It’s 1:30pm and Randal and I are relaxing back in our room, drying out from our morning walk in the rain, I decided to leave my umbrella in the room and Randal doesn’t have one so our rain jackets, pants and backpack got fairly wet. Now, of course, the sun is shining.
Depending on whom you believe, the BBC Everest will arrive tonight in Marmaris or tomorrow or Saturday. Our Turkish Marine Agent had told us earlier this morning that the Everest would arrive Friday night or Saturday night so when we returned to our hotel we asked to extend our stay. In the room Randal read an email from one of the cruisers (who had run into the loadmaster who is here in Marmaris) saying the Everest would be here tonight, Thursday and unloaded tomorrow. Hopefully we’ll get an official email tonight or early tomorrow morning so we’ll actually know. The hotel owner has been pretty accommodating about things and is quite nice, reserved but very warm and welcoming. He provides breakfast from 8 am until 10:00 am and it’s the typical bread, cheese, hard-boiled eggs, cucumber, tomato, jam, tea, coffee. I’m learning to hold back a bit as one could eat way too much.
Moving back in time, recent and ancient, here is the story of our visit to Mary’s House on the way to Ephesus.
Ephesus Mary’s House
The entrance way.
We arrived with the tour buses so you just had to move along too fast. No photos were allowed and our tour had other stops to make so I didn’t feel as if there was really time to linger. Not that there was much inside, but it would have been nice just to stand still in one spot and look around. But it was too crowded.
“The House of the Virgin Mary (Turkish: Meryemana or Meryem Ana Evi, “Mother Mary’s House”) is a Christian and Muslim shrine located on Mt. Koressos (Turkish: Bülbüldağı, “Mount Nightingale”) in the vicinity of Ephesus, in modern-day Selçuk Turkey (7 kilometres (4.3 mi) from Selçuk).
Some believe that Mary, the mother of Jesus, was taken to this stone house by Saint John and lived there until her Assumption (according to Catholic doctrine), or Dormition (according to Orthodox belief).”
“The modern history of the Virgin Mary’s House is unusual. It was “discovered” in 1812 by a German nun, Sister Anne Catherine Emmerich, who never traveled away from her home.
Sister Emmerich, an invalid confined to bed, awoke in a trance with the stigmata and visions that included the Virgin Mary and Apostle John traveling from Jerusalem to Ephesus. She described Mary’s house in detail, which was recorded at her bedside by a writer named Brentano.
Emmerich described a rectangular stone house, which John had built for Mary. It had a fireplace and an apse and a round back wall. The room next to the apse was Mary’s bedroom, which had a spring running into it.
The German nun went on to say that the Virgin Mary died at the age of 64 and was buried in a cave near her house. When her coffin was opened soon after, however, the coffin and burial shroud were empty. The house was then turned into a chapel.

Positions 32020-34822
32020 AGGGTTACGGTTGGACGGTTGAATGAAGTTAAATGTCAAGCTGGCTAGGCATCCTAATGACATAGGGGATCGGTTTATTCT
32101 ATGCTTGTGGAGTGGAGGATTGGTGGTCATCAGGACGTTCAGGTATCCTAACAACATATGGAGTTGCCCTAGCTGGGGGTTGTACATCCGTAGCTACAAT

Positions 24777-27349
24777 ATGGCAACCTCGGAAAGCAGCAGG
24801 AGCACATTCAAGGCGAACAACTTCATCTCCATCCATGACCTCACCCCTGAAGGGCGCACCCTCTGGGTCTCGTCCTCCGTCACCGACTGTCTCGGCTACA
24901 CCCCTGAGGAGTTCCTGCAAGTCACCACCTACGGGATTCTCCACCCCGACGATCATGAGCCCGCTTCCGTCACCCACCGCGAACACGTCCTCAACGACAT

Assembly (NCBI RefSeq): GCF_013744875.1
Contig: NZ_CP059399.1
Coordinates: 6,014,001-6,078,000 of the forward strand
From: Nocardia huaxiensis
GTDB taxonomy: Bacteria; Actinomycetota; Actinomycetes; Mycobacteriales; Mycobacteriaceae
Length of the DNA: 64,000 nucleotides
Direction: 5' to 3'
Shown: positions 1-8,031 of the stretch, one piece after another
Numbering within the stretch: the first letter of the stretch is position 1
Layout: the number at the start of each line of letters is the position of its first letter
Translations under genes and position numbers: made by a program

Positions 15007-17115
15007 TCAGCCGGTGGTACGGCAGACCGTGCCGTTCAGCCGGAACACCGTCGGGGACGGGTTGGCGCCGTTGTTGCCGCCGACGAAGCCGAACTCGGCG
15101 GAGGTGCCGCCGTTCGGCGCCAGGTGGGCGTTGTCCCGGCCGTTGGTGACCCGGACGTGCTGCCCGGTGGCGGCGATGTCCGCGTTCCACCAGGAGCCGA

Years after Emmerich’s visions, a French clergyman named Gouyet read Brentano’s account and traveled to Ephesus to find the House of the Virgin. He found a house matching the nun’s description and sent word to the bishops of Paris and Rome, but didn’t receive much of a response.
On June 27, 1891, two Lazarist priests and two Catholic officials set out to Ephesus to see the house. They found a small chapel in ruins with a damaged statue of the Virgin.
They returned to Izmir with their report, and more priests and specialists were sent out to the site. Since 1892 the House of the Virgin has been a Catholic pilgrimage site. It was restored by 1897 and a shelter for visitors was set up. “ http://www.sacred-destinations.com/turkey/ephesus-house-of-the-virgin
Michael and Linda wait their turn,
The tree is growing next to the house and not through the wall as far as I could see.
The side room of the house.
The pictures on the sacred destinations website are better than mine because it was allowed to show the inside of the domed area.
A statue outside the home.
Candles for the Red Sox: in China I lit incense in 2007 and they won the Series.
I wet my hands: can’t hurt.
The wishing wall where you tie a piece of something and make a wish.
I pulled a thread from my scarf. The Sox won five games. I should have tied the whole scarf because the thread only lasted for 5 games!
There were scarves and handkerchiefs and pieces of paper napkins; whatever one had handy.
A monk and a Turkish Jandarm together is an interesting comment on the land of the Crusades.
A less “odd couple” give Turkish history.
I have a photo of myself and a Chinese soldier on the Great Wall but, thought he posed, he wasn’t smiling.
We left Mary’s House on the mountain of many names but stopped for photos of this statue erected by the American Society of Ephesus. The sign said, ”Erected by the American Society of Ephesus (George B. Quatman Foundation) In Honor of the Blessed Virgin Mary, Mother of Jesus. Her last years were spent in Ephesus.” October 13, 1996. I read that the historic sites of Istanbul are desperate for funding to maintain them, but the House of Mary and the ruins of Ephesus have lots of money for excavation and maintenance because of American funding.
The Statue of Mary. Her view of the valley below: the countryside was just beautiful.